ERK activity is dynamic in ESCs
We first explored ERK activation in single ESCs under constant culture conditions that maintain pluripotency. We stained for phosphorylated ERK (pERK) in cells growing in serum+LIF and quantified whole-cell pERK levels. We observed pERK staining in cells growing in serum+LIF, and noted it was absent in the presence of the MEK-inhibitor PD0325901 (MEKi) (Fig. 1A,B). pERK staining was more heterogeneous in serum+LIF than in the MEKi control. Almost all cells in serum+LIF had pERK staining values above the range covered by MEKi cells (Fig. 1B).
The heterogeneous pERK staining in serum+LIF could purely reflect long-term variability between cells as previously reported (Deathridge et al., 2019). In addition, short-term signaling fluctuations could contribute to this variability. To test the extent of short-term signaling fluctuations, we integrated a translocation-based sensor to measure ERK activity in live cells. We generated this cell line by single copy insertion of the ERK-KTR-mClover construct into the Hprt open locus (Fig. 1C) to ensure uniformity in expression. Transgenic cells continued to express pluripotency markers (Fig. S1) and transmitted to the germline of chimeric mice (Simon et al., 2020), indicating that reporter expression does not interfere with pluripotency and differentiation potential.
Phosphorylation of the ERK target site of the sensor leads to its export from the nucleus, thus reporting ERK activity as the cytoplasmic to nuclear (C/N) ratio of reporter localization (Regot et al., 2014) (Fig. 1C). Snapshots of cells growing in serum+LIF showed that the sensor preferentially localized to the cytoplasm, in contrast to the MEKi-treated control where it was uniformly distributed (Fig. 1D). Furthermore, the C/N ratio of sensor localization was more variable between cells growing in serum+LIF compared with the MEKi-treated control (Fig. 1E), in line with heterogeneous pERK staining. These qualitative similarities between pERK staining and reporter C/N ratios suggest that the reporter is suited to explore short-term ERK dynamics in ESCs.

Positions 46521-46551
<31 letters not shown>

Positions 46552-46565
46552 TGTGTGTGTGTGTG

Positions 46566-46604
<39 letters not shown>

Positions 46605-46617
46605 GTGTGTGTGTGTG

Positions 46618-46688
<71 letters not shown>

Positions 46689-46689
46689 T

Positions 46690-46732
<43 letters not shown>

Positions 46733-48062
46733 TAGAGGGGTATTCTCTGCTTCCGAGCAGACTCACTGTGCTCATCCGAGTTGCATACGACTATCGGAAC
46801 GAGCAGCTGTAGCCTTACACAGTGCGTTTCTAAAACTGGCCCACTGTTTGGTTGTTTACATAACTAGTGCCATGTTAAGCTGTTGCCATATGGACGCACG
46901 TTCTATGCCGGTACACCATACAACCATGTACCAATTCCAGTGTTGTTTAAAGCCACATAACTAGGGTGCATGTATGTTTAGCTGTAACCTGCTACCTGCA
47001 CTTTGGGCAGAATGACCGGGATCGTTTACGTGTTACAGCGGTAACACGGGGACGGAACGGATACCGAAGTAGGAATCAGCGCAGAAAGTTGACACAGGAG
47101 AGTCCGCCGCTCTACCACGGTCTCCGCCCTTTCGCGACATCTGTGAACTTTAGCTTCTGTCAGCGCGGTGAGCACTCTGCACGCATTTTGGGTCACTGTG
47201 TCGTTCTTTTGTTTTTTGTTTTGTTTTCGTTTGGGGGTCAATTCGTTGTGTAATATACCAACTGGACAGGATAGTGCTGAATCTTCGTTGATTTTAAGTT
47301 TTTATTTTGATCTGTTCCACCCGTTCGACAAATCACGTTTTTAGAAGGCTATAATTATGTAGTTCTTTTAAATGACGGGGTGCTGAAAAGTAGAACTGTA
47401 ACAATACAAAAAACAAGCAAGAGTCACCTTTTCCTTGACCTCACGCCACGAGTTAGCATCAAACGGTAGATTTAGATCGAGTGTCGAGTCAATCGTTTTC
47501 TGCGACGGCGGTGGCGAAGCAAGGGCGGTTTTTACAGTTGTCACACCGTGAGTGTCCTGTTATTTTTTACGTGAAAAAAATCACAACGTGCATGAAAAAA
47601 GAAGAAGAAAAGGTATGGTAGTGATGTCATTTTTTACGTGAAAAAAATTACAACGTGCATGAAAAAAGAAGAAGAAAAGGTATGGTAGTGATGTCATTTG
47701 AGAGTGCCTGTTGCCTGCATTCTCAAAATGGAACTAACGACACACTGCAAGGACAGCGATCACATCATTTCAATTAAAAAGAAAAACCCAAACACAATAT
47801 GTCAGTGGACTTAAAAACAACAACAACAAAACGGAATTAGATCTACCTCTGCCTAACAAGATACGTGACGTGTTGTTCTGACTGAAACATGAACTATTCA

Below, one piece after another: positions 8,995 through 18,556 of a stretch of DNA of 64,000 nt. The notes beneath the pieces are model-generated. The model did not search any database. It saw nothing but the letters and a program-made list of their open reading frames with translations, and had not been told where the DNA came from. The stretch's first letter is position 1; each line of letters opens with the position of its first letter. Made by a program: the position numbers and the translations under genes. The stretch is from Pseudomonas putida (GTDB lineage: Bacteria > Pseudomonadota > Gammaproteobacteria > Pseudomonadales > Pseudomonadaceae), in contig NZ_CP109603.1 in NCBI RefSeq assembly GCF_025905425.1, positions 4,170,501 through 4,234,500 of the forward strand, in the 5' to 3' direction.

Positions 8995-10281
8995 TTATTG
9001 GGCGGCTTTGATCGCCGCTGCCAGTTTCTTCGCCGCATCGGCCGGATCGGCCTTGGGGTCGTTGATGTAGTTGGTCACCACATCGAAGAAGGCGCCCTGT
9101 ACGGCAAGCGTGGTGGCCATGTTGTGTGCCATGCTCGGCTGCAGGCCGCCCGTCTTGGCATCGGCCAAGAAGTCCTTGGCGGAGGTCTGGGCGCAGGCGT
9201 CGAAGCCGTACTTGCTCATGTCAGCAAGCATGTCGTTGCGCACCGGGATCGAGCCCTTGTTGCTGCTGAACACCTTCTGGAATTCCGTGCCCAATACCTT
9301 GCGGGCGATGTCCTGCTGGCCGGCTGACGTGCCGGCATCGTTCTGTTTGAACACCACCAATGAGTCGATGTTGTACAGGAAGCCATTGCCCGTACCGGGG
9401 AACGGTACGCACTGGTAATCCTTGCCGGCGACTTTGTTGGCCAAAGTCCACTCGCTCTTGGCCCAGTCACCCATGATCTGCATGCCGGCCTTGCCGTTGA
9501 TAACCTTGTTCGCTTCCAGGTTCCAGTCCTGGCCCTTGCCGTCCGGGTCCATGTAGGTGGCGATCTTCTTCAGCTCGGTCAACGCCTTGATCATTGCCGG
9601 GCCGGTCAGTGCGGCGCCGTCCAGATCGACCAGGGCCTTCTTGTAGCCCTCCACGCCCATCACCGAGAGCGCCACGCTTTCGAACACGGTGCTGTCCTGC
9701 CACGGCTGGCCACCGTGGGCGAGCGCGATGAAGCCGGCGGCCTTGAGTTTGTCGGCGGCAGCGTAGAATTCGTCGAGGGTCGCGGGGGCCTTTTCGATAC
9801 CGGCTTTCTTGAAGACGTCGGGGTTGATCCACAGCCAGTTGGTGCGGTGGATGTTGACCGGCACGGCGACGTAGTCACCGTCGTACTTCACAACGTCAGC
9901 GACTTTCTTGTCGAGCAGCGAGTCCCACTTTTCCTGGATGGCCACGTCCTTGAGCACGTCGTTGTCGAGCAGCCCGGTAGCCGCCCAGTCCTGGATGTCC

We next recorded dynamic changes of reporter localization by imaging reporter cells at 20 s time intervals for up to 2 h. In these time-lapse movies we could observe repetitive translocation of the sensor back and forth from the nucleus of cells growing in serum+LIF, which were absent in MEKi (Fig. 1F; Movie 1). For quantification of dynamic activity in single cells, we measured KTR fluorescence intensity in regions of interest in the nucleus and cytoplasm of individual cells over time (Fig. S2; Materials and Methods). Drops in nuclear fluorescence were paralleled by surges in cytoplasmic fluorescence. Although the C/N ratio has been used as a read-out for ERK activity in other cell lines (Regot et al., 2014), the cytoplasm in ESCs is small and often difficult to identify unambiguously. We therefore compared the scaled C/N ratio from these measurements with the nuclear signal from the inverted image, and found that they were very similar (Fig. S2). Thus, for convenience, we focused on sensor fluorescence in the nucleus.
To validate that translocation of the sensor out of the nucleus reflected genuine ERK activity, we transfected two spectrally compatible orthogonal ERK activity sensors in the same cells. Both sensors showed similar and highly correlated dynamic behavior (Fig. S3; Materials and Methods). These sensors rely on different ERK substrate sequences, and deploy FRET (Komatsu et al., 2011) and translocation as two distinct read-outs. This indicates that pulsatile nuclear export of the KTR sensor reflects genuine ERK dynamics.
As active ERK resulted in sensor export out of the nucleus, we defined the nuclear intensity of the inverted image as the KTR signal, such that high values of the KTR signal reflect high ERK activity. This representation revealed a broad range of dynamic behaviors across the population (Fig. 1G; Fig. S4): some cells showed regular pulsing (*, Fig. 1G), and some showed isolated pulses (**, Fig. 1G). We also observed transitions between non-pulsing and pulsing behavior within the same cell (***, Fig. 1G). We conclude that pluripotent ESCs cultured in serum+LIF display a range of pulsatile ERK activity dynamics.
Intermittent ERK oscillations in ESCs
The broad range of dynamic behaviors that we observed qualitatively across the population prompted us to systematically investigate the dynamic signatures of ERK activity in ESCs. As ERK activity pulses were a prominent feature of the dynamics, we sought to identify single pulses in time series. We first annotated the time points of local maxima and minima, and then used time series of MEKi-treated cells to set a threshold for filtering ERK-dependent pulses from background fluctuations (Fig. 2A; Fig. S5; Table S1; Materials and Methods). Most cells (64/69, 93%) showed pulses in serum+LIF, whereas very few (2/67, 3%) showed any pulse in MEKi. The total fraction of time that single cells were pulsing was variable: some cells pulsed continuously, others showed a mixture of pulsing and non-pulsing behavior – termed silent – and yet others were non-pulsing throughout the experiment (Fig. 2B). On average, cells were pulsing 32±3% (mean±s.e.m.) of the time in serum+LIF alone, but only 0.13±0.09% of the time in the presence of MEKi (Fig. 2B).